• How to do it? First, you should already have the Firefox browser installed. If not, find Firefox via your existing web browser; download, install, and run Firefox. Then go to http://tools.seobook.com/seo-toolbar/ and download and install the SEO Book Toolbar (see the toolbar within Firefox and some of its tools in Figure 3.2). You will instantly notice the plethora of analytics tools right there on the top of your browser. Try them out and see what they do. Some of them, such as Quantcast, OpenSiteExplorer, Blekko, and MajesticSEO, have already been discussed.
  • Spy Tools: Spy tools allow you to “spy” on any sites on the web. Examine their primary keyword drivers, their PPC ads, web traffic, ranking, and so on. These are typically freemium tools (meaning they provide both free and advanced paid levels). Revisit the Note on these in Chapter 2, “The Search Engines, WordPress, and SEO Tools,” for more info.
  • SocialMention.com: Input any brand name or keyword to discover where mentions occur. In the words of SocialMention, “From across the universe....” (See more on SocialMention.com results and analytics in Chapters 7 and Chapter 8, “Social Media Connectivity.”) This is similar to Google Alerts. You can set up your Google Alerts to email you whenever and wherever specific brand name or keyword mentions occur.
  • HootSuite: Technically it is a social dashboard, and I will go into more depth in Chapter 8 on integrating social functionality with WordPress. But for our purposes here, it is a social dashboard useful for monitoring your brand name and keywords for Twitter and Facebook (and others). You set up an account (it can be the free version) in HootSuite and sync with your Twitter and Facebook accounts. HootSuite then gives you the option to set up “streams,” cascades, like your social walls, to view preferred content. By setting up streams to search for your various words, such as brand names, you can see all this data in one resource. So if you’re mentioned in the social space, you can find it, judge the SEO value, and determine if there’s an opportunity to reach out and request an inbound link to your site, if it’s not already there.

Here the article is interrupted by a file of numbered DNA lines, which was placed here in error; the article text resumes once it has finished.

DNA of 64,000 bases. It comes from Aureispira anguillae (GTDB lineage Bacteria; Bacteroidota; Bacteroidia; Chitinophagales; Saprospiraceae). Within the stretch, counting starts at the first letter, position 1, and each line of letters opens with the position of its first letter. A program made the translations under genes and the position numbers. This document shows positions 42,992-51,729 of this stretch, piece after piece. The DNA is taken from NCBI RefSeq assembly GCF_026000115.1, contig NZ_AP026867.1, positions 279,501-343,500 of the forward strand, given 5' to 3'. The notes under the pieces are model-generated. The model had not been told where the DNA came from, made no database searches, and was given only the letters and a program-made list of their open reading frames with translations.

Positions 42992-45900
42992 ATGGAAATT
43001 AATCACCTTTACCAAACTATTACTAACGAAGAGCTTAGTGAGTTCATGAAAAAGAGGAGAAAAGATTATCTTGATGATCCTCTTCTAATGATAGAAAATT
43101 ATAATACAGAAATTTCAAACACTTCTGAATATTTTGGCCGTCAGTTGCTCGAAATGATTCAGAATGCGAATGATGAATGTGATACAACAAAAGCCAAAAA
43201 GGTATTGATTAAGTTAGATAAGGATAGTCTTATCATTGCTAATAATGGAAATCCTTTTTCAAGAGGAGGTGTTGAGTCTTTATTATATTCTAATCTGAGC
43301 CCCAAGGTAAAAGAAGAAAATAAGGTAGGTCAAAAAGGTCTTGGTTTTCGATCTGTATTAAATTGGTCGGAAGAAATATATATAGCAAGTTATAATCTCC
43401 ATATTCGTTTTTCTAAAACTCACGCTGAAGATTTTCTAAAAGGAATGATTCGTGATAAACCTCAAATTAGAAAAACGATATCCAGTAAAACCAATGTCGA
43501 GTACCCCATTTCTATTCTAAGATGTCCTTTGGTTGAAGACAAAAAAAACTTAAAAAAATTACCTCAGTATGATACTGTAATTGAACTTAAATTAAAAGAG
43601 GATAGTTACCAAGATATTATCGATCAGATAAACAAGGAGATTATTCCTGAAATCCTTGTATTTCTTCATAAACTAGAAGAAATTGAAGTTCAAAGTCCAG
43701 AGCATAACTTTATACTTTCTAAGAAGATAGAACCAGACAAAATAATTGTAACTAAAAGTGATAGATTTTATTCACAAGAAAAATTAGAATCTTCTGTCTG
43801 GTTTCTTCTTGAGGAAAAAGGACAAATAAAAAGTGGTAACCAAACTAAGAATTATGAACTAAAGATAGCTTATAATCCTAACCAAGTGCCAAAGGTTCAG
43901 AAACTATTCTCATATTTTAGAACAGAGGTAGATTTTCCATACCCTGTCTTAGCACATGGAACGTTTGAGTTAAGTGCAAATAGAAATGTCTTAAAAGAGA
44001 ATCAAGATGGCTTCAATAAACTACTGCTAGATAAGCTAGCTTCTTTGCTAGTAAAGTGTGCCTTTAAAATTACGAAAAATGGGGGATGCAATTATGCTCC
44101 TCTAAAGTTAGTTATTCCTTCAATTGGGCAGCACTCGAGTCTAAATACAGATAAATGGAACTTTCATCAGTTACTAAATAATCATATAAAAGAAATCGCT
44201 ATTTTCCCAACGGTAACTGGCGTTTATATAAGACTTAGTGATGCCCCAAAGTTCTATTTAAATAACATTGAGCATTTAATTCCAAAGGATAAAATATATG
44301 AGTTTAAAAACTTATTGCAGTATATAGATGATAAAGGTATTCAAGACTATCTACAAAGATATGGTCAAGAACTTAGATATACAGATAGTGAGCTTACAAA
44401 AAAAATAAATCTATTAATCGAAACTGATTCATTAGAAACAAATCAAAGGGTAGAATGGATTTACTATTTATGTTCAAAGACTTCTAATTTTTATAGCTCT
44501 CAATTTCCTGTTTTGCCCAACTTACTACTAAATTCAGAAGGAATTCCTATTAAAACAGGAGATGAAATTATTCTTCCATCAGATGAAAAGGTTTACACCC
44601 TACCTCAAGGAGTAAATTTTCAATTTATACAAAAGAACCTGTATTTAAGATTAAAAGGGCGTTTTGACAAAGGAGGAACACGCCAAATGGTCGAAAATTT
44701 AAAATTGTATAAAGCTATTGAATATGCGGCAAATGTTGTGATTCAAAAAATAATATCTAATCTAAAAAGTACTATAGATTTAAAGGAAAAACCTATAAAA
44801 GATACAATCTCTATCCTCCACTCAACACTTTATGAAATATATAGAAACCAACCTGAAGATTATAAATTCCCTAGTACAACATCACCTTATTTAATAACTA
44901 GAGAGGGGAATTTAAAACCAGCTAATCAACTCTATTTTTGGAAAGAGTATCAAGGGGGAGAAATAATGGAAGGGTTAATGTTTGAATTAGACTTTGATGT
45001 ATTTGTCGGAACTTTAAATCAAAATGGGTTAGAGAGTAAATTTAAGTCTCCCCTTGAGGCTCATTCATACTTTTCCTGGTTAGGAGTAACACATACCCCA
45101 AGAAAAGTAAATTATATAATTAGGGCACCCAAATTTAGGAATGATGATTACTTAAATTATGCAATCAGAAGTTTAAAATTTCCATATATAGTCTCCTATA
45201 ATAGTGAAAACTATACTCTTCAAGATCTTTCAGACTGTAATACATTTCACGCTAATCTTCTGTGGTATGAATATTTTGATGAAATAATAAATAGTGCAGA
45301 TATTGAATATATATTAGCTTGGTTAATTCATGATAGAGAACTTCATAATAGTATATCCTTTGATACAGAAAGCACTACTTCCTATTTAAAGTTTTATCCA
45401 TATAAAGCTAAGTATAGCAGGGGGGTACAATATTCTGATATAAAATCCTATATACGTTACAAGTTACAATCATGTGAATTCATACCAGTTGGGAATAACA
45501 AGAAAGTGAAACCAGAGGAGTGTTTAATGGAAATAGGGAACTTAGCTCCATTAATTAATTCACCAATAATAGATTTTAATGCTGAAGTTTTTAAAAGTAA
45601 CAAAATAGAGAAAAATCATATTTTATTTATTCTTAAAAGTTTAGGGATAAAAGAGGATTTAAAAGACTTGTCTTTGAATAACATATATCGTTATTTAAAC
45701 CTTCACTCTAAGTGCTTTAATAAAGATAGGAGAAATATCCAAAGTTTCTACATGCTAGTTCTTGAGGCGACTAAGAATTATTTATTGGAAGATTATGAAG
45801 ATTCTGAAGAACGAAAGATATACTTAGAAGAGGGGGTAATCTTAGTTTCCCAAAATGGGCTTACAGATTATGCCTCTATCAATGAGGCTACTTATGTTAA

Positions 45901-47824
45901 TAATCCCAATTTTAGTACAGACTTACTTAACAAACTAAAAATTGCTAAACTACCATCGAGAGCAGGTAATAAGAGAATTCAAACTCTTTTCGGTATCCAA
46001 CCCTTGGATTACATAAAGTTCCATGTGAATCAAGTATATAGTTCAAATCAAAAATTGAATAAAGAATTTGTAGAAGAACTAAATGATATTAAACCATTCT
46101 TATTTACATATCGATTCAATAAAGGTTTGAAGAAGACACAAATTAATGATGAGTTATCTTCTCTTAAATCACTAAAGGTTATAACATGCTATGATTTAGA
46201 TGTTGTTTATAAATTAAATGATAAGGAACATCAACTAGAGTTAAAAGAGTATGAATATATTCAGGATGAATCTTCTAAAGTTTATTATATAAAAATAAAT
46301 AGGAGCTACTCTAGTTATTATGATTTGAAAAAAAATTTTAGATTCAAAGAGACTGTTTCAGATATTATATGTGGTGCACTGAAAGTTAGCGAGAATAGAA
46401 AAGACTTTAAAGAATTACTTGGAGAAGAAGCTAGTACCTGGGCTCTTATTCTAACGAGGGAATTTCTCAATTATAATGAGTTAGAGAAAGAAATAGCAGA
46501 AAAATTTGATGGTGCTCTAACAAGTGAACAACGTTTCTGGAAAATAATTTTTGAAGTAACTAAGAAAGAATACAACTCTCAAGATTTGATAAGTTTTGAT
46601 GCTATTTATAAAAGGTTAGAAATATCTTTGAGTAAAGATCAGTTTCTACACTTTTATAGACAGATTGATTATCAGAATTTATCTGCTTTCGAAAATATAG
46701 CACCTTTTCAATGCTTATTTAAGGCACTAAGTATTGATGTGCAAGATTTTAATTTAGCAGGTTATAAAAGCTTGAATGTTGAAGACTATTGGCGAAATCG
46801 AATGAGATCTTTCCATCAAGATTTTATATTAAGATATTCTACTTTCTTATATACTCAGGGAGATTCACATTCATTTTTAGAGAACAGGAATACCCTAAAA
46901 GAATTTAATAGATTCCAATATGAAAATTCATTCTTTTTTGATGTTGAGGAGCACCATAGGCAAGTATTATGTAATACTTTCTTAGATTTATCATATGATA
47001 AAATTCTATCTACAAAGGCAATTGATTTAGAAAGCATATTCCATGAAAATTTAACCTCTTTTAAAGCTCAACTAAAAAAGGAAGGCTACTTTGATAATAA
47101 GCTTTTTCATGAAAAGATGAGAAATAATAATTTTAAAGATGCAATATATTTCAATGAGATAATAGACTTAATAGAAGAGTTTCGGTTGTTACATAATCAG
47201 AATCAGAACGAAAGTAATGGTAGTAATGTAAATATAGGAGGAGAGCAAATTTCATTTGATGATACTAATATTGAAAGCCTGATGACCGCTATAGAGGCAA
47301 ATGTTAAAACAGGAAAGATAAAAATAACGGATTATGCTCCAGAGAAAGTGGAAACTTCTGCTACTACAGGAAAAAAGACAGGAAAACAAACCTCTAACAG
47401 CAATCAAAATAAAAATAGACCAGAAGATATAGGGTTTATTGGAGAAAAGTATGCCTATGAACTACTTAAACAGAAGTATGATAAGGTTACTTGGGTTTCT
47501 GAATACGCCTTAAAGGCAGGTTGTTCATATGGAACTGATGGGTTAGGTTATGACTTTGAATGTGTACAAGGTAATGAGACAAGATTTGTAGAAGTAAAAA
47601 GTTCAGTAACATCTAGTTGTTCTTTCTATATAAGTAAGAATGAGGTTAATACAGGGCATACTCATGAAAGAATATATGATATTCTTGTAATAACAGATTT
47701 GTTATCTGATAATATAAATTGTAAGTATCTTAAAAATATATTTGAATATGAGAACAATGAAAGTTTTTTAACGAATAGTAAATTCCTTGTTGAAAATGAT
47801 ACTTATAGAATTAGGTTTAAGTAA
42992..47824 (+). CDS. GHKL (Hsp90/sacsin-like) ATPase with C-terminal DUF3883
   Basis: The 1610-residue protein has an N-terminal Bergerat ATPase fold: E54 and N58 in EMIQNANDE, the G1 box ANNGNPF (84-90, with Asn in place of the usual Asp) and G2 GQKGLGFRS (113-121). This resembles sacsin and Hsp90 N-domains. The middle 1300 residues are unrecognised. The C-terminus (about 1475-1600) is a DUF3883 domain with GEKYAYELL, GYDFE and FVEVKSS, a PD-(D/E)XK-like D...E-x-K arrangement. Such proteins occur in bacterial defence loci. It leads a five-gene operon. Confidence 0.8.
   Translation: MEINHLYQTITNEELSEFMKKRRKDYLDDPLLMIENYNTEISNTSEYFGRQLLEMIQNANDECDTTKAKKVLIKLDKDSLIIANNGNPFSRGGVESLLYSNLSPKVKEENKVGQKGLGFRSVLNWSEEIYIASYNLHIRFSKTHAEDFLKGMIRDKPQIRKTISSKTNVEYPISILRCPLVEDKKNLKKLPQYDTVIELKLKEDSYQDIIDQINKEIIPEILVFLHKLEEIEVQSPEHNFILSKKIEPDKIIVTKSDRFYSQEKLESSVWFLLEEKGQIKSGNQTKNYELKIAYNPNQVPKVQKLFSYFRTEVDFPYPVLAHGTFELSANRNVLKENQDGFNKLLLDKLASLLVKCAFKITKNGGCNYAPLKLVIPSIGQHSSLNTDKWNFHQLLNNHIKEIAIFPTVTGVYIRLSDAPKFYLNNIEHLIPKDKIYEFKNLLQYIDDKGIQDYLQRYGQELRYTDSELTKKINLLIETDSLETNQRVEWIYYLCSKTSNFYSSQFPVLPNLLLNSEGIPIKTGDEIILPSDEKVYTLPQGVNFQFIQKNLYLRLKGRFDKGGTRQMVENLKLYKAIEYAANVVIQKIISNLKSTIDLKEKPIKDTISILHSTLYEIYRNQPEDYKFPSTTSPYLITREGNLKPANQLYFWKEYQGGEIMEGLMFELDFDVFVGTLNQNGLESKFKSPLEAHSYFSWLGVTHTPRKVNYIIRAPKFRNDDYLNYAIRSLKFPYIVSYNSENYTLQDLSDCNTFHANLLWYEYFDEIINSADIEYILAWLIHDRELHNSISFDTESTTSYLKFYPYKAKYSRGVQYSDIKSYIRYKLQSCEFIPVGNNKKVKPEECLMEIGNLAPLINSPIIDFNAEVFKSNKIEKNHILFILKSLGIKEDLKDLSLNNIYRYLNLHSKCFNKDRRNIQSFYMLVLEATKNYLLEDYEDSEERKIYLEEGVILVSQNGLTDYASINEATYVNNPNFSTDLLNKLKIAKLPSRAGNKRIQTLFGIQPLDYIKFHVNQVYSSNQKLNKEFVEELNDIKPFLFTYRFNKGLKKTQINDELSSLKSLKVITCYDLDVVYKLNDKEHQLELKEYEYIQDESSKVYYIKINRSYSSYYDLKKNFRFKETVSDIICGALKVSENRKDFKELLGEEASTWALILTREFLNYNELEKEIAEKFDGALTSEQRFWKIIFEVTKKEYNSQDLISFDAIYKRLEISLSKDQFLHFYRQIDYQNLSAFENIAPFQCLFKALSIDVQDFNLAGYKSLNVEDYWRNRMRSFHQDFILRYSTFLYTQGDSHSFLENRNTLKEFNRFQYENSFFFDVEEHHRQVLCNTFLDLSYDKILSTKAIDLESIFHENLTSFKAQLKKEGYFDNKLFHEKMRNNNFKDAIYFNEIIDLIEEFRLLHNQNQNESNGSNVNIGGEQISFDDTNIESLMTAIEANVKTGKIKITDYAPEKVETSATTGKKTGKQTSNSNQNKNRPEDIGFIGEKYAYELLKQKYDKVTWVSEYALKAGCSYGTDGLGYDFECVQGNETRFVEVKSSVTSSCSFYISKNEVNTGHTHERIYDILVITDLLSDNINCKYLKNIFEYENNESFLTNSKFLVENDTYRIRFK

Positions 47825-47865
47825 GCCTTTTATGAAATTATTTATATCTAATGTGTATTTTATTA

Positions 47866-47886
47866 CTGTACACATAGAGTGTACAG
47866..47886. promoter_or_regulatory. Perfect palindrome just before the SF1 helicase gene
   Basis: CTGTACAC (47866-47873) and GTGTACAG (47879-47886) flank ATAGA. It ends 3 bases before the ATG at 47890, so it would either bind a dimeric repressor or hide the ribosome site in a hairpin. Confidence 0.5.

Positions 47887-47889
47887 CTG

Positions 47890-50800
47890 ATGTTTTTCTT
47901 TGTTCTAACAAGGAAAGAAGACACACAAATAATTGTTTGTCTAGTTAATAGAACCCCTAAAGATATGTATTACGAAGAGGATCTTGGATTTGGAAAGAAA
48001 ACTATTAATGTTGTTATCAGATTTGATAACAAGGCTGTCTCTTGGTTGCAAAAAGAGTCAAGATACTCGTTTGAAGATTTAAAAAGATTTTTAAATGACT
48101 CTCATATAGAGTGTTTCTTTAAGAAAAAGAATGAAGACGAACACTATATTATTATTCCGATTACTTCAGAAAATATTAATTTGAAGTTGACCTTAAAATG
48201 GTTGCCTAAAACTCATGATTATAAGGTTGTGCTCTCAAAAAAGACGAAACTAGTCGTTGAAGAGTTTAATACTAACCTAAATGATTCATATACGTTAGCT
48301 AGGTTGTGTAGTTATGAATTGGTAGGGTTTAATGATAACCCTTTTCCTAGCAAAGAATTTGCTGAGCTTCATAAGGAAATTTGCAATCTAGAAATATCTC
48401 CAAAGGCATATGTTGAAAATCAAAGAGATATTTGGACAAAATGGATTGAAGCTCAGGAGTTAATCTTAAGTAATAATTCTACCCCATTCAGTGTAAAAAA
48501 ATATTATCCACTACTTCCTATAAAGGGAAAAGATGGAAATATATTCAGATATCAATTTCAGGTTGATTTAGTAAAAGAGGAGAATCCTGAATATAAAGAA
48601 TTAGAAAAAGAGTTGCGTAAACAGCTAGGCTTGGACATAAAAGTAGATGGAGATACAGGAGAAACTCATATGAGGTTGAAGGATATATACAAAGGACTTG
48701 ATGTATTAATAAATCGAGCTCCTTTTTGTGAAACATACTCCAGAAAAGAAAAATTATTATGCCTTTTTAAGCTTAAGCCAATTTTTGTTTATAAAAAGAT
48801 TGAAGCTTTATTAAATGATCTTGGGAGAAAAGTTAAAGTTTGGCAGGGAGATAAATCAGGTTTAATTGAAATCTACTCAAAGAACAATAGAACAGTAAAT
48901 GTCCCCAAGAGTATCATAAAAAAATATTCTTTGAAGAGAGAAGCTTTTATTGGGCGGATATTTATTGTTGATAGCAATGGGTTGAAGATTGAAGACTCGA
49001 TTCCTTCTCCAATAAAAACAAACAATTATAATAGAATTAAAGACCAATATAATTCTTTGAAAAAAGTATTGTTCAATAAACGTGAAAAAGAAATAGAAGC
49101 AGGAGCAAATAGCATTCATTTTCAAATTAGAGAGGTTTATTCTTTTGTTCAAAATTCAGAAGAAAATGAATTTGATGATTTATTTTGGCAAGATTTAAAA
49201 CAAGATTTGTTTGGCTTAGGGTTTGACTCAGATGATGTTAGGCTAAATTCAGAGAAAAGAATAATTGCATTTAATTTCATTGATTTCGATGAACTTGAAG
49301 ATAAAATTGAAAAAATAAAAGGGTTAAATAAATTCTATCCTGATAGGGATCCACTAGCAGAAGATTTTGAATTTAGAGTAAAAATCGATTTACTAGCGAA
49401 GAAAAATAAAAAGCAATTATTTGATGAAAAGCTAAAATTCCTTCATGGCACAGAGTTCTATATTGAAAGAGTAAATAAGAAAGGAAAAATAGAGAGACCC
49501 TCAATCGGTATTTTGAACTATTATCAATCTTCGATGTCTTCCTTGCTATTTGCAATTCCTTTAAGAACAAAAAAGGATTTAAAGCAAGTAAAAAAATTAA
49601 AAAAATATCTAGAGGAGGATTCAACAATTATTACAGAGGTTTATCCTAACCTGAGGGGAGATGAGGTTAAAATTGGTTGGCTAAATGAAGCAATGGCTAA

What Should a Good Competitive Audit Look Like?

Here’s the type of research the data might reveal:

  • A site achieves 30,000 searches for the brand name per month.
  • The most common brand services industry keyword searches receive 35,000 a month at most.
  • The site’s search engine traffic continually trends up.
  • Unique visitors (first-time visitors to the website) trend down.
  • The observations that you as an SEO might make here are that the brand has become a household name and when people want facial tissues they search the brand name Kleenex. Because of this occurrence, the majority of website visitors already know the name and have previously visited the site. All this is good, but there must be fringe keywords for services that can align SEO for this site.
  • The digital audit should present these observations, data, and recommendations accordingly.